CRN Exclusive: Behind The Scenes At Symantec's Security Operations Center
Ground Zero In The Cybersecurity Fight
Fighting cyberthreats is no walk in the park. In an exclusive tour, CRN got an inside view into Symantec's Security Operations Center (SOC), where the security vendor tackles millions of pieces of malware every day. Based in Herndon, Va., the SOC was recently expanded in 2012 and houses state-of-the-art security technologies and personnel, including a live wall monitoring the latest threats, top-notch physical security and banners touting employee wins in the "CyberWar Games."
Keep reading for a behind-the-scenes look into what it takes to fight back against the "bad guys" every day.
This SOC in Herndon, Va., is one of four centers globally, with other locations in Sydney, Australia; India; the United Kingdom; and Japan. Symantec said it is building a "few more" right now. The company also operates 11 Security Response Centers around the world. The advantage of having centers around the world is that, in addition to allowing for 24/7 coverage, it allows for the security experts to gain more telemetry and intelligence based on local geographical location.
A SOC doesn't just need good cybersecurity, it also needs top-notch physical security. To enter the SOC, you need an authenticated badge and pass a corresponding biometric scan. Once you make it past the first steel door, you have to wait in a holding room for the door to close before being able to access the second door that leads to SOC itself.
Across its centers globally, Symantec employs more than 500 security professionals that monitor and fight back against attackers 24 hours a day, 7 days a week. In this office alone, there are around 300 employees. The employees come to Symantec with backgrounds from government, machine learning, big data and analytics, hacking and more, and the security vendor invests heavily in training them using simulations and other techniques over the course of multiple months.
Using these cybersecurity capabilities, Symantec partners are able to augment or build their own managed services practice around the company's cybersecurity services.
Latest Attack Groups
Symantec has posted some of the latest attack groups, with information on who they are and what attacks they are known for. Framed as "Wanted" posters, some of the attackers have been caught, while others are still at large.
Monitoring Global Threats
In this SOC and others around the globe, Symantec sees up to 1 trillion event logs processed through its big data and analytics engine each day, with hundreds of thousands of active attacks happening. The company also sees up to 1 million pieces of malware each day. A very busy active map on the wall shows where the threats are coming from and heading at any moment. To monitor and respond to the threats, Symantec looks at its extensive intelligence, visibility and context to aggregate and triage incidents that need response.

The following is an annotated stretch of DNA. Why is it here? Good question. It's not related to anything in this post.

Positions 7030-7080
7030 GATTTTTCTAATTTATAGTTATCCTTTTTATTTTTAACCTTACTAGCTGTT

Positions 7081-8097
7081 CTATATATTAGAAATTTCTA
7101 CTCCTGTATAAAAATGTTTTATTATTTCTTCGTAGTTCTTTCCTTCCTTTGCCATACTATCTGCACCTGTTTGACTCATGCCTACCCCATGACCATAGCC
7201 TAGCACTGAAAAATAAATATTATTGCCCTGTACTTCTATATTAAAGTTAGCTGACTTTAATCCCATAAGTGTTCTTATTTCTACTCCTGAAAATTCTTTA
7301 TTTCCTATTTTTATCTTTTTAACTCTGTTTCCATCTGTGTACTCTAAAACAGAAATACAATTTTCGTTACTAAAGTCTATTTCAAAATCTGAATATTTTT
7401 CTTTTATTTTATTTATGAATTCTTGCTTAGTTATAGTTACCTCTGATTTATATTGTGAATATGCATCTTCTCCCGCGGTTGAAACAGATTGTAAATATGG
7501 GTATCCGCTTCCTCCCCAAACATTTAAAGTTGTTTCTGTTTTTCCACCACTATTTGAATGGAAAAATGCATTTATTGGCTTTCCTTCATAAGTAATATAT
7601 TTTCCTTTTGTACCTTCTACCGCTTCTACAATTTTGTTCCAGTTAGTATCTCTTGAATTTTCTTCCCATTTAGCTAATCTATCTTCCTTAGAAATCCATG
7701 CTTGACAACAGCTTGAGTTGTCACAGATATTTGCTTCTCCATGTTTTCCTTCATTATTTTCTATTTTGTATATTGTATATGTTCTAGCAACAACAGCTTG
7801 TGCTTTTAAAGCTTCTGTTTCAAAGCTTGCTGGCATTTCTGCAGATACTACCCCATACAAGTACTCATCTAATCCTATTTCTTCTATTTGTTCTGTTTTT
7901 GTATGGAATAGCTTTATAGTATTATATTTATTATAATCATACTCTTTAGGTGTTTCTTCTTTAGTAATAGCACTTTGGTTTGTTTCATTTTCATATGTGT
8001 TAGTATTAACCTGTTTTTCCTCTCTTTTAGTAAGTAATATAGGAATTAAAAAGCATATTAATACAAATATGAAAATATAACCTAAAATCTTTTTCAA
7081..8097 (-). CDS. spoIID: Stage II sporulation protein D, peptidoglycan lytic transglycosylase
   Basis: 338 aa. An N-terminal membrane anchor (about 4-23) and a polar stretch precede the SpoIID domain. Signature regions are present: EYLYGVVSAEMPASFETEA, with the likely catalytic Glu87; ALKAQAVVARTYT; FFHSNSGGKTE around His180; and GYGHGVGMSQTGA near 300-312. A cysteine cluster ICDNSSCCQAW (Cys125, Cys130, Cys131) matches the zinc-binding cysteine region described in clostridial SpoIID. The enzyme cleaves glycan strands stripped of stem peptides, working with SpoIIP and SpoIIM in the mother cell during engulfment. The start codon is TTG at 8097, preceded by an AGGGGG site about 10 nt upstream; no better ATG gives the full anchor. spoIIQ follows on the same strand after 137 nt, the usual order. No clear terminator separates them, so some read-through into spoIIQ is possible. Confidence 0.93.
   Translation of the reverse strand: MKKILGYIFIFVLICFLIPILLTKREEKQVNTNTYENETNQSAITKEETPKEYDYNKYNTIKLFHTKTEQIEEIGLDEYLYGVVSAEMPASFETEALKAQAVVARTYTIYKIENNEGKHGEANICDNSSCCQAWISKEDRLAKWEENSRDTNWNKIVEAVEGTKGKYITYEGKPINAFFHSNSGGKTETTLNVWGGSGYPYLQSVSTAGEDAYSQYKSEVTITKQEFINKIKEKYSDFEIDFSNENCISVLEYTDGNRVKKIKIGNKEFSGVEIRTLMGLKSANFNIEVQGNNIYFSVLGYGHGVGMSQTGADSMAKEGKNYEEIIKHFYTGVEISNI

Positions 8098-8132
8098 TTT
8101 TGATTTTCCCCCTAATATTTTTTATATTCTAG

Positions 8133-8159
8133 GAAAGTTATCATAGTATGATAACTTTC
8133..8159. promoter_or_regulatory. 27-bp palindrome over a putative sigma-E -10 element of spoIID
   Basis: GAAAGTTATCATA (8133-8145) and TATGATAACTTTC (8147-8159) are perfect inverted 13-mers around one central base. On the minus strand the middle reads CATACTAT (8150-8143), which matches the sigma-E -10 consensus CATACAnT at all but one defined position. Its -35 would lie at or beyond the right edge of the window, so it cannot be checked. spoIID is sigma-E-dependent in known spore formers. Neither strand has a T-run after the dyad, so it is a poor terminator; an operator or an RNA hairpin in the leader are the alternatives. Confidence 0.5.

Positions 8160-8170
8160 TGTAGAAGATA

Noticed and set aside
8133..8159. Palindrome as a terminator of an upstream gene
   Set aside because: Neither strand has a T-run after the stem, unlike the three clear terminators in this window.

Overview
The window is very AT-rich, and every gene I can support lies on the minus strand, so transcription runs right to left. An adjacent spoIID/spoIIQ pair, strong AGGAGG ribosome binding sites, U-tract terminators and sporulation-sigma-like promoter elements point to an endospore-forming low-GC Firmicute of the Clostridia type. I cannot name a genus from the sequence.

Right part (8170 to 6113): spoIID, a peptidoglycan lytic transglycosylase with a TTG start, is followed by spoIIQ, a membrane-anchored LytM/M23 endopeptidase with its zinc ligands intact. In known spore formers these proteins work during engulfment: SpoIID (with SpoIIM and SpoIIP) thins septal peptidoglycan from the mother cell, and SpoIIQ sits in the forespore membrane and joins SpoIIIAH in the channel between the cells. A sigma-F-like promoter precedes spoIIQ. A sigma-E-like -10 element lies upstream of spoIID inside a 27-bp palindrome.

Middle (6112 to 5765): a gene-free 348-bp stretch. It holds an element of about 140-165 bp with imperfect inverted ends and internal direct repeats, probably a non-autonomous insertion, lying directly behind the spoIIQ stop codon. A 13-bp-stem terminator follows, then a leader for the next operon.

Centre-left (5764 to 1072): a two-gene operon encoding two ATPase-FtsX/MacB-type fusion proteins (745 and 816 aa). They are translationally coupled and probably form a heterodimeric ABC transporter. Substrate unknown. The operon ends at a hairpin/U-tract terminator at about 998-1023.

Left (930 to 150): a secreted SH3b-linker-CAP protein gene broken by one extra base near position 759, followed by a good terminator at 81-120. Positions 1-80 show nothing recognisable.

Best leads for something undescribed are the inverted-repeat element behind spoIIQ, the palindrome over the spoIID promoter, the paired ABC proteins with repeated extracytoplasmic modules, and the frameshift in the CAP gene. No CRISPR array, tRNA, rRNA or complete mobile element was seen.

For the past four years, Symantec has held what it calls "CyberWar Games" program, where it builds physical environments that emulate real-life critical businesses and invite all of its 20,000 employees (technical and not) to attack it. This year's environment was a hospital and previous years have included simulated business environments from the oil and gas industry, financial services and the public sector. In attacking the environment, the employees learn hacker tactics and discover new zero-day threats.
The one area where CRN was not allowed to view is what Symantec calls its "Kill Wall." Behind the wall pictured, the Kill Wall highlights the names of companies at which Symantec was able to kill the attack and identify the attacker. While upward of 90 percent have not been publicized, they are all on the scale of the megabreaches that have hit the news in recent months and years, including Sony, Target, Home Depot and more. All Symantec offices have a Kill Wall in them and it is seen as a point of pride for employees. This particular SOC has around 30 companies on its wall.
An attacker users Command and Control (C2) servers as a home base for deployed malware to drop information gathered. At the SOC, Symantec broke down which geographies were seeing the most attacks generated, led by the U.S. and the Netherlands. The reason for the Netherlands landing so high up on the list is that it is the home for an ISP backbone that allows for a significant amount of anonymous traffic through proxies favored by hackers.
Housed on a different floor of the SOC is Symantec's STAR division, which stands for Security Technology And Response. This division is an added layer of security intelligence that mines Symantec systems across the Internet for malicious activity. In particular, the division handles Security Response, where it takes identified malicious activity and pushes updates out to clients to protect them against the issue.